Black sesame seeds and its oil are used widely across India. The seeds are often blended with warm jaggery, sugar, or palm sugar and made into balls that are eaten as a snack. In Manipur, black sesame is used for the preparation of Thoiding and Singju (a kind of salad). Thoiding is prepared with ginger, chilli and vegetables and is served along with the spicy Singju dish. In Assam, black sesame seeds are used to make Til Pitha and tilor laru (sesame seed sweet balls) during the festival of Bihu.

According to Dr. Rupali Dutta, Chief Nutritionist, SmartCooky, “Black sesame seeds are a good source of energy due to the high fat content. They contain healthy fats like polyunsaturated fatty acids and Omega-6. They also contain fiber, iron, calcium, magnesium and phosphorus.”

Benefits of Black Sesame Seeds

1.Anti-ageing properties: The Chinese believe that the nutrients in black sesame seeds can help in postponing or reversing, certain age-related side effects. As per a study done by Harvard University in 2010, black sesame seeds are rich in vitamin B and iron, and most people who have a vitamin B or iron deficiency show symptoms like hair turning gray, hearing loss and memory loss, all of which are the indicators of ageing.

2. Decreases the risk of cancer: According to Dr.Ronald DePhino, Principal Investigator, M.D.Anderson Cancer Centre, Houston, the sesamin found in sesame seeds is found to protect the liver against the damage caused by free radicals in the body. Also, the seeds are rich in fiber, lignans (cell reinforcements) and phytosterol (phytochemicals), which can protect you against the development of colon cancer.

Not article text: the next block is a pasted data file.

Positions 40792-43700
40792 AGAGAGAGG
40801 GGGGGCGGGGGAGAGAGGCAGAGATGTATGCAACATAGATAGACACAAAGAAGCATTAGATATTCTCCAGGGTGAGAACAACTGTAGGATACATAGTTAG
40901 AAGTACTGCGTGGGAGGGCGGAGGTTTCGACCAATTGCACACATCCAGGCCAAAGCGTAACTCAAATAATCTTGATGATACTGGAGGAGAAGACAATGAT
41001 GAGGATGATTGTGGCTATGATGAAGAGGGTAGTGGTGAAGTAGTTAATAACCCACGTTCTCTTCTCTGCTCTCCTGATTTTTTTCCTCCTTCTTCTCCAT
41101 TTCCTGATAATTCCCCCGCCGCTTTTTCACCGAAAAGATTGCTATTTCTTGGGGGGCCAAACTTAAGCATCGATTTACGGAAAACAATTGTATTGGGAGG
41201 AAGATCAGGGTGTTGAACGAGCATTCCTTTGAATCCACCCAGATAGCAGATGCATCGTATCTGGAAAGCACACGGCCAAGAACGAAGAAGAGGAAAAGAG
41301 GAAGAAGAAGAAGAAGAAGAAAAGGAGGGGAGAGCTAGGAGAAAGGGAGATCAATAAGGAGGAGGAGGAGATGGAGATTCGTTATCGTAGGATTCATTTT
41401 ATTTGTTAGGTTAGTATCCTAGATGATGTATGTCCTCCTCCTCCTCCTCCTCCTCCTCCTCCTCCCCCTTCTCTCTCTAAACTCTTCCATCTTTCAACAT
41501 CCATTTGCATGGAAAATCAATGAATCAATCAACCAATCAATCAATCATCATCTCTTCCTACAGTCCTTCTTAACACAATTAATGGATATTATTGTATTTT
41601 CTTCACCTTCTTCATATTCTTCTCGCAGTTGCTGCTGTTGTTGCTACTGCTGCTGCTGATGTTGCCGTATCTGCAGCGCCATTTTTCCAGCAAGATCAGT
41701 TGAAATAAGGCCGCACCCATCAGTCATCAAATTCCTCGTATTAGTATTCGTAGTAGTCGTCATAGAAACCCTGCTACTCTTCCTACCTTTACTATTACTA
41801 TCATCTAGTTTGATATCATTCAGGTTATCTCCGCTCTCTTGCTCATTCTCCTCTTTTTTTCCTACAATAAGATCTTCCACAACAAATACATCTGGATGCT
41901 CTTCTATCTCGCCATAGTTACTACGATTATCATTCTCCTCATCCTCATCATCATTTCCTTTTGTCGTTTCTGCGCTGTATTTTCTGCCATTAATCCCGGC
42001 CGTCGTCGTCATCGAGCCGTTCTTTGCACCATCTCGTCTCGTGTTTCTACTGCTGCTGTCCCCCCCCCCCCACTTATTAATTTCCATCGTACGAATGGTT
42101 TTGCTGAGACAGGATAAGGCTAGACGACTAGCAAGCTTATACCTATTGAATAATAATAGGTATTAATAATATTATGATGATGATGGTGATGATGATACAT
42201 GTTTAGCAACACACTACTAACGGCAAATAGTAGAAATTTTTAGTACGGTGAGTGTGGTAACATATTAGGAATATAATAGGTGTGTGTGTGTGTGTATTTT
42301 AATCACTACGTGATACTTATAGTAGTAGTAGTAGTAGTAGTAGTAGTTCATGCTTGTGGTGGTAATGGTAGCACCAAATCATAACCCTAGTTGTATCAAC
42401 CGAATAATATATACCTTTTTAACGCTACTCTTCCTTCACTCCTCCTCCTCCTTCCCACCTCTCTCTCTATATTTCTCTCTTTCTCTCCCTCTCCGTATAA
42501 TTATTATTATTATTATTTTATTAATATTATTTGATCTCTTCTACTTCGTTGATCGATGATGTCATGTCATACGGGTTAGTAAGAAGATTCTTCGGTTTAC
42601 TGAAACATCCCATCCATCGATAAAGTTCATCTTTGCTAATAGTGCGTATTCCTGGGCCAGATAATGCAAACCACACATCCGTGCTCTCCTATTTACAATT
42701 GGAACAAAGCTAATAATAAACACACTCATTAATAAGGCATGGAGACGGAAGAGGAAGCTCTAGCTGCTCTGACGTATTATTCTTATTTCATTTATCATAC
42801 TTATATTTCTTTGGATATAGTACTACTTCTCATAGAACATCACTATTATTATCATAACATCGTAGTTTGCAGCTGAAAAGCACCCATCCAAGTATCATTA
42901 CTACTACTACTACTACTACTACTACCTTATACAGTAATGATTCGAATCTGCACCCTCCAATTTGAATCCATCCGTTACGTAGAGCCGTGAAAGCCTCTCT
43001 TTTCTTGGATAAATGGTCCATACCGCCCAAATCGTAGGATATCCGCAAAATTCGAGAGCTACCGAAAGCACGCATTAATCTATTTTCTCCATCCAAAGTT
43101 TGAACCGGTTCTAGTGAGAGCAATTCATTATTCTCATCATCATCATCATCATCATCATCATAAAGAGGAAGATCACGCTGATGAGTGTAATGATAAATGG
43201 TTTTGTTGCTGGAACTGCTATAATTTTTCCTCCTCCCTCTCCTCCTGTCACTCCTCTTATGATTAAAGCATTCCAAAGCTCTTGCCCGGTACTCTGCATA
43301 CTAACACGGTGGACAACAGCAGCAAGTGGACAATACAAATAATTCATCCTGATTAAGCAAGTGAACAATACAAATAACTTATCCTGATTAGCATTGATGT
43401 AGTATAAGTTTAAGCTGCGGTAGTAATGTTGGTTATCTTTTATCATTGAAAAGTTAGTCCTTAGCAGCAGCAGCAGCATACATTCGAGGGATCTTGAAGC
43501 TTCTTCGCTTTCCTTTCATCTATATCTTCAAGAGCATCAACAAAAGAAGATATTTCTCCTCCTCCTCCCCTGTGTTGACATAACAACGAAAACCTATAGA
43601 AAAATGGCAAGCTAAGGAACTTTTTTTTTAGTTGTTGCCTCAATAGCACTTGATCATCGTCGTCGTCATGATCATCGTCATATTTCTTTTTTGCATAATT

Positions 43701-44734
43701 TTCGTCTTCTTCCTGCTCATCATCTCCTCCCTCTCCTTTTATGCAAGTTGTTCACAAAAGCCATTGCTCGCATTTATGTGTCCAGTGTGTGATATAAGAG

3. Relief for constipation and indigestion: Dr. Amol Ghosh from N.R.S. Hospial in Kolkata, says, “The black sesame seed can help in curing constipation due to the high fiber content and unsaturated fatty acid content. The oil found in the seed can lubricate your intestines, while the fiber in the seed helps in smooth bowel movements. These seeds also help in clearing up worms in your intestinal tract and improve the digestion process.” Grinding the seeds or soaking them overnight can help make the seeds more digestible.

4. Stabilizes your blood pressure: According to Dr. Sheela Krishnaswamy, Diet, Nutrition and Wellness Consultant, “Black sesame seeds are rich in magnesium that helps prevent hypertension. Poly unsaturated fats and the compound sesamin present in sesame oil are known to keep blood pressure levels in check.”

5. For healthier bones: According to Dr. Gargi Sharma, Nutritionist at Aayna Clinic in Delhi, “Osteoporosis is a condition of fragile bones with an increased susceptibility to fracture. Bone mass tends to decrease after the age of 35, and bone loss occurs more rapidly in women after menopause. Black sesame seeds are abundant in calcium and zinc that your bones strong.”

How to use black sesame seeds?

According to Dr. Anju Sood, a Bangalore-based nutritionist, “You can sprinkle these nutrient-rich seeds over your cereals, noodles or rice. You can also mix them with your yogurt or smoothie to give it that nutty flavour. Also, if you soak these seeds overnight it aids in the absorption of calcium and minerals from the seeds, as well as reduces the effects of oxalic acid found in them that can prevent the absorption of nutrients. People who have a weak stomach or a history of kidney stone, should not consume too much of it.”

Like the Article? Share it!